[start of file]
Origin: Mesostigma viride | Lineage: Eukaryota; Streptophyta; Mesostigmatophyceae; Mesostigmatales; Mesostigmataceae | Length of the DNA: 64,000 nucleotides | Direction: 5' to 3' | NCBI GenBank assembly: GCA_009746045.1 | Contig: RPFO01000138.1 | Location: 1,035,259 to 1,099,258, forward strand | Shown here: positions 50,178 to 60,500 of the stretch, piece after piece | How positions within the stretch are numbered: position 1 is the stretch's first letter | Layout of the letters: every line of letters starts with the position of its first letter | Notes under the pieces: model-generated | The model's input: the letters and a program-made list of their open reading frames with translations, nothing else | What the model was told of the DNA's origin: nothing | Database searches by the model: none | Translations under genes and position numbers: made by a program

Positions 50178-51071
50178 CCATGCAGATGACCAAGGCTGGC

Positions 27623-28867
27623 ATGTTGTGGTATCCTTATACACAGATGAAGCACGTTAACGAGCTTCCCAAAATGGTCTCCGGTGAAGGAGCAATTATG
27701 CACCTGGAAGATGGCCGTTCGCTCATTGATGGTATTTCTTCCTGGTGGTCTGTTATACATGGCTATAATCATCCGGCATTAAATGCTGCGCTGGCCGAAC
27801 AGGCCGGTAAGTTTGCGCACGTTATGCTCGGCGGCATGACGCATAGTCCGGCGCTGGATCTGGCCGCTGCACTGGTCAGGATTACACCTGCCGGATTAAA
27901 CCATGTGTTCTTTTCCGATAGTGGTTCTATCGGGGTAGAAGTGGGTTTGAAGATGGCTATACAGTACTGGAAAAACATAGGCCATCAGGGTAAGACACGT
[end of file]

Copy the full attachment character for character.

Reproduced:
Origin: Mesostigma viride | Lineage: Eukaryota; Streptophyta; Mesostigmatophyceae; Mesostigmatales; Mesostigmataceae | Length of the DNA: 64,000 nucleotides | Direction: 5' to 3' | NCBI GenBank assembly: GCA_009746045.1 | Contig: RPFO01000138.1 | Location: 1,035,259 to 1,099,258, forward strand | Shown here: positions 50,178 to 60,500 of the stretch, piece after piece | How positions within the stretch are numbered: position 1 is the stretch's first letter | Layout of the letters: every line of letters starts with the position of its first letter | Notes under the pieces: model-generated | The model's input: the letters and a program-made list of their open reading frames with translations, nothing else | What the model was told of the DNA's origin: nothing | Database searches by the model: none | Translations under genes and position numbers: made by a program

Positions 50178-51071
50178 CCATGCAGATGACCAAGGCTGGC

Positions 27623-28867
27623 ATGTTGTGGTATCCTTATACACAGATGAAGCACGTTAACGAGCTTCCCAAAATGGTCTCCGGTGAAGGAGCAATTATG
27701 CACCTGGAAGATGGCCGTTCGCTCATTGATGGTATTTCTTCCTGGTGGTCTGTTATACATGGCTATAATCATCCGGCATTAAATGCTGCGCTGGCCGAAC
27801 AGGCCGGTAAGTTTGCGCACGTTATGCTCGGCGGCATGACGCATAGTCCGGCGCTGGATCTGGCCGCTGCACTGGTCAGGATTACACCTGCCGGATTAAA
27901 CCATGTGTTCTTTTCCGATAGTGGTTCTATCGGGGTAGAAGTGGGTTTGAAGATGGCTATACAGTACTGGAAAAACATAGGCCATCAGGGTAAGACACGT